President Barack Obama's historic address to the Muslim world in Cairo tomorrow offers a prime opportunity to outline a new U.S. vision for democracy and human rights in the region. To accomplish this goal, Obama must firmly reject the notion that safeguarding America's strategic interests in the Middle East somehow runs counter to the goal of advancing political reform. Instead he must craft a balanced message that recognizes that reform is synonymous with U.S. interests in the region.
Unfortunately, if early signs are any indication, the president seems to be striking the wrong balance. The delayed appointments of key democracy promotion and human rights officials -- including the administrator for the Agency of International Development and the assistant secretary of state for Democracy, Human Rights and Labor -- suggest that the issue is simply not a high priority. ...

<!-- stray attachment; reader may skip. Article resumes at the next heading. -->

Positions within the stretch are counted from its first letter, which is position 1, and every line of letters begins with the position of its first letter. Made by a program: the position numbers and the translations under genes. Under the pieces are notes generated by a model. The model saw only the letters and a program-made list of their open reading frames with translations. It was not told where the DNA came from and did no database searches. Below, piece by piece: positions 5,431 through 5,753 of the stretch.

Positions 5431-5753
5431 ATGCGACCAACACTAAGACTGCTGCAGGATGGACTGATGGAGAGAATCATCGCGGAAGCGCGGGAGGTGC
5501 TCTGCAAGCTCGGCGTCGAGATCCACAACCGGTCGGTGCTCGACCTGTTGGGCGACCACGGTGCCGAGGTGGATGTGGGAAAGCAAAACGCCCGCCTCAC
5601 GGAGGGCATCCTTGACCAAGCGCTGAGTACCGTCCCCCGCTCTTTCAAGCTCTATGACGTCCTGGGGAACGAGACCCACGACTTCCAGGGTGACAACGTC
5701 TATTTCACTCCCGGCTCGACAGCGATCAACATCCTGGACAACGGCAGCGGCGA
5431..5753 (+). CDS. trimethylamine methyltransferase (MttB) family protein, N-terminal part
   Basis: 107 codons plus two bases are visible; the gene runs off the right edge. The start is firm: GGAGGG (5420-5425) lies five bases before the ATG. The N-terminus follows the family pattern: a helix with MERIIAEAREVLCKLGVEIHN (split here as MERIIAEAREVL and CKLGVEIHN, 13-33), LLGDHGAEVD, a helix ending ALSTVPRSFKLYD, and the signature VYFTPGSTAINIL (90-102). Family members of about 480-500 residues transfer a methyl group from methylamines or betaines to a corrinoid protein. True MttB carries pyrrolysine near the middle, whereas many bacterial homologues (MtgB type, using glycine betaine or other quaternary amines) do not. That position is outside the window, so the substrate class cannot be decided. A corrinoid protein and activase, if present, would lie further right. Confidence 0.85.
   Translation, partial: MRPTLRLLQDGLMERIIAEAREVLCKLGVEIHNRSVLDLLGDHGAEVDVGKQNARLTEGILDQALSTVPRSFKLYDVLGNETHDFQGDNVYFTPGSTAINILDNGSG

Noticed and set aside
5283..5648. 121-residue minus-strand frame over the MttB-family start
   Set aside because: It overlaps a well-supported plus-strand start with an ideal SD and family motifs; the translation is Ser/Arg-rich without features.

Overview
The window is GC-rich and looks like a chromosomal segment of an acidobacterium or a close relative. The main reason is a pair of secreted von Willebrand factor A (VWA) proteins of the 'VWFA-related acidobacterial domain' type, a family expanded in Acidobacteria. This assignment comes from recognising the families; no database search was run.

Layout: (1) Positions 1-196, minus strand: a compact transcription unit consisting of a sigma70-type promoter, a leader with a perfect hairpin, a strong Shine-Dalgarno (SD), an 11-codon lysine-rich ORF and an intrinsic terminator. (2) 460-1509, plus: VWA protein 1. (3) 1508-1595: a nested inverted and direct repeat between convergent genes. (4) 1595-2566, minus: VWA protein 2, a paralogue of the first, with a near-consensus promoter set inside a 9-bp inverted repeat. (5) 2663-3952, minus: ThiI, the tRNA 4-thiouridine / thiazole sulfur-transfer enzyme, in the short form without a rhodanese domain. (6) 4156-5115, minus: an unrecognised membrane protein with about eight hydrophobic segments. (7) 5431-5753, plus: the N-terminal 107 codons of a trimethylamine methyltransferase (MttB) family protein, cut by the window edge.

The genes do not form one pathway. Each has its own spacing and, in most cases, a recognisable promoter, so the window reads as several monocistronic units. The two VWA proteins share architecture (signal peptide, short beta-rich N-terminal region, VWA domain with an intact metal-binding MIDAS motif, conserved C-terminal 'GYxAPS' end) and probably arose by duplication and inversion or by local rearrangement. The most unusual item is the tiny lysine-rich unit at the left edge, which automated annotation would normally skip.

To read the rest, sign up to try World Politics Review
- TWO WEEKS FREE.
- Cancel any time.
- After two weeks, just $18 monthly or $118/year.
Request a free trial for your office or school. Everyone at a given site can get access through our institutional subscriptions.
- Diplomatic Fallout: West Needs New Rules to Contain Proxy Wars With Russia
- Despite U.S. Efforts, Root Causes of Migration Crisis Prevail in Central America
- The Realist Prism: U.S. Watches From Sidelines as Global Leaders Gather in Brazil
- Turkey’s Schizophrenic Opposition Unlikely to Defeat Erdogan and Unified AKP
- World Citizen: As U.S. Pivot Stalls, Developments in East Asia Speed Ahead